WILL BANKRUPTCY AFFECT MY CREDIT?
The quickest answer is YES. According to Experian, one of the three big credit reporting agencies, bankruptcy damages your credit. Bankruptcies are considered negative information on your credit report, and can affect how future lenders view you. Seeing a bankruptcy on your credit file may prompt creditors to decline extending you credit or to offer you higher interest rates and less favorable terms if they do decide to give you credit.
Depending on the type of bankruptcy you file, the negative information can appear on your credit report for up to a decade. Discharged accounts will have their status updated to reflect that they’ve been discharged, and this information will also appear on your credit report. Negative information on a credit report is a factor that can harm your credit score.
If you are behind on your bills, your credit may already be bad. Bankruptcy may not make things any worse. In fact, it may start to make things better. Bad credit can make your life more expensive in ways that might not seem obvious. Your credit score is used to determine interest rates on loans and credit cards, car insurance premiums, renting an apartment, purchasing a car or mobile phone and even applying for a job.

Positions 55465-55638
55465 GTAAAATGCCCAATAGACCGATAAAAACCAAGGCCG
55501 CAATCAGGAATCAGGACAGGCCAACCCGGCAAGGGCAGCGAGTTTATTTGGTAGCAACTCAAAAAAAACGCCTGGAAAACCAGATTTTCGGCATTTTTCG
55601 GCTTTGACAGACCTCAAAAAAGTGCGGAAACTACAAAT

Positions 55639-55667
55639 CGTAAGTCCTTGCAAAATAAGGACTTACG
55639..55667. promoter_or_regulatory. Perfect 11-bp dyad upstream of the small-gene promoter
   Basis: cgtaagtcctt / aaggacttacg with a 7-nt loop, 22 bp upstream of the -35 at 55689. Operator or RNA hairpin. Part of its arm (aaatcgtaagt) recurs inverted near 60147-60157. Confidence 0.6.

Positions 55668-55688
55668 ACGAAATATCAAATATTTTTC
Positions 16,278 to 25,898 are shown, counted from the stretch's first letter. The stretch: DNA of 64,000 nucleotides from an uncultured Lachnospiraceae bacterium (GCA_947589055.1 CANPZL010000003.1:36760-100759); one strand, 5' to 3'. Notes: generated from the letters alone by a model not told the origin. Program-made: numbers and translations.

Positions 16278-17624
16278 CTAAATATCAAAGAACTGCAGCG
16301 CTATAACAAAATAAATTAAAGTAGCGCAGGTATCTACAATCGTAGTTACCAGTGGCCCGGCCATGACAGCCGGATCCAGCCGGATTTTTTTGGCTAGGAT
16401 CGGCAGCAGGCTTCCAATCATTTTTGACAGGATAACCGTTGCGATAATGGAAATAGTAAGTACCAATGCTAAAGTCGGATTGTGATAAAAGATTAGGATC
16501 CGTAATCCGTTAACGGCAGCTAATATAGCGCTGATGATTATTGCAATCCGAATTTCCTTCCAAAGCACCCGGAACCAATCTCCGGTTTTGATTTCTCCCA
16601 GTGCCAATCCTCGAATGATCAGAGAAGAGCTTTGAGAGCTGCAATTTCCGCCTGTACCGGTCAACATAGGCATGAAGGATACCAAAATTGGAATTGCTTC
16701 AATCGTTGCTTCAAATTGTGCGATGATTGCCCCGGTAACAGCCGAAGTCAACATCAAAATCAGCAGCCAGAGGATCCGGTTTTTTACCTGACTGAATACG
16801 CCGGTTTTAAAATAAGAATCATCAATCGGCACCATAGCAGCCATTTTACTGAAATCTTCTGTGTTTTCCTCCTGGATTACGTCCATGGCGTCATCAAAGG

Because bankruptcy wipes out your old debts, you may be in a better position to pay your current bills, and you may be able to get new credit. Debts discharged in your bankruptcy should be listed on your report as having a zero balance, meaning you do not owe anything on the debt. A bankruptcy can be the beginning of a plan to improve your credit score and reduce many of your everyday expenses.
We understand the stress and sleepless nights that arise from difficult financial times. Our bankruptcy attorneys are ready to get you some relief and back on the path to good credit.
FLG Bankruptcy Attorney: Matthew Bole, Esquire